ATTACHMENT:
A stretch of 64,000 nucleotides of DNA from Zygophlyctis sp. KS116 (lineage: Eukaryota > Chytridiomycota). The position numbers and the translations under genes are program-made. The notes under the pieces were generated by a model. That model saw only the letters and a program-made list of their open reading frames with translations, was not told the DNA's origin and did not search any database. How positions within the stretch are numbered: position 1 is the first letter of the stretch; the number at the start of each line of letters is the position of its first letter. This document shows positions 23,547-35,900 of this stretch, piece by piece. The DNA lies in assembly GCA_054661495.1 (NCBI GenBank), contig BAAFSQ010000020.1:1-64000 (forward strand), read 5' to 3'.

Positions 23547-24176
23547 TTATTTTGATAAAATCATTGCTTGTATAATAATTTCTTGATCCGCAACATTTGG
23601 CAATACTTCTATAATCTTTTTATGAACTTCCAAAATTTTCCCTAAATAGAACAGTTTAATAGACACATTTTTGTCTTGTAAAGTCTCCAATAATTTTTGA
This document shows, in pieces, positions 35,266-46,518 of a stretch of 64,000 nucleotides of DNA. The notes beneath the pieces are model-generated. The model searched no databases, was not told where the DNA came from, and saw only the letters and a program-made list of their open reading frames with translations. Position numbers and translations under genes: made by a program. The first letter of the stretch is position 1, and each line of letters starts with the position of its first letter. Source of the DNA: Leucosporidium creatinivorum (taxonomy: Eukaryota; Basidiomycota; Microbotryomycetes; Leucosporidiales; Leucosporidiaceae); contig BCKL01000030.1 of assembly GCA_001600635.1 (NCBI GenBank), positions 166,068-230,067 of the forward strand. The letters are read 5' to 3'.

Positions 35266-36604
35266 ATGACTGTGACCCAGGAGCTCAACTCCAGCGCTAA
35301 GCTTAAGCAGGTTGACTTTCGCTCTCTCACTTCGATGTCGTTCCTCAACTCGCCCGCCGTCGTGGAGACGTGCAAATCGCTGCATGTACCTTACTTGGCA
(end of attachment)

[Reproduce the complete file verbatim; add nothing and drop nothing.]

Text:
A stretch of 64,000 nucleotides of DNA from Zygophlyctis sp. KS116 (lineage: Eukaryota > Chytridiomycota). The position numbers and the translations under genes are program-made. The notes under the pieces were generated by a model. That model saw only the letters and a program-made list of their open reading frames with translations, was not told the DNA's origin and did not search any database. How positions within the stretch are numbered: position 1 is the first letter of the stretch; the number at the start of each line of letters is the position of its first letter. This document shows positions 23,547-35,900 of this stretch, piece by piece. The DNA lies in assembly GCA_054661495.1 (NCBI GenBank), contig BAAFSQ010000020.1:1-64000 (forward strand), read 5' to 3'.

Positions 23547-24176
23547 TTATTTTGATAAAATCATTGCTTGTATAATAATTTCTTGATCCGCAACATTTGG
23601 CAATACTTCTATAATCTTTTTATGAACTTCCAAAATTTTCCCTAAATAGAACAGTTTAATAGACACATTTTTGTCTTGTAAAGTCTCCAATAATTTTTGA
This document shows, in pieces, positions 35,266-46,518 of a stretch of 64,000 nucleotides of DNA. The notes beneath the pieces are model-generated. The model searched no databases, was not told where the DNA came from, and saw only the letters and a program-made list of their open reading frames with translations. Position numbers and translations under genes: made by a program. The first letter of the stretch is position 1, and each line of letters starts with the position of its first letter. Source of the DNA: Leucosporidium creatinivorum (taxonomy: Eukaryota; Basidiomycota; Microbotryomycetes; Leucosporidiales; Leucosporidiaceae); contig BCKL01000030.1 of assembly GCA_001600635.1 (NCBI GenBank), positions 166,068-230,067 of the forward strand. The letters are read 5' to 3'.

Positions 35266-36604
35266 ATGACTGTGACCCAGGAGCTCAACTCCAGCGCTAA
35301 GCTTAAGCAGGTTGACTTTCGCTCTCTCACTTCGATGTCGTTCCTCAACTCGCCCGCCGTCGTGGAGACGTGCAAATCGCTGCATGTACCTTACTTGGCA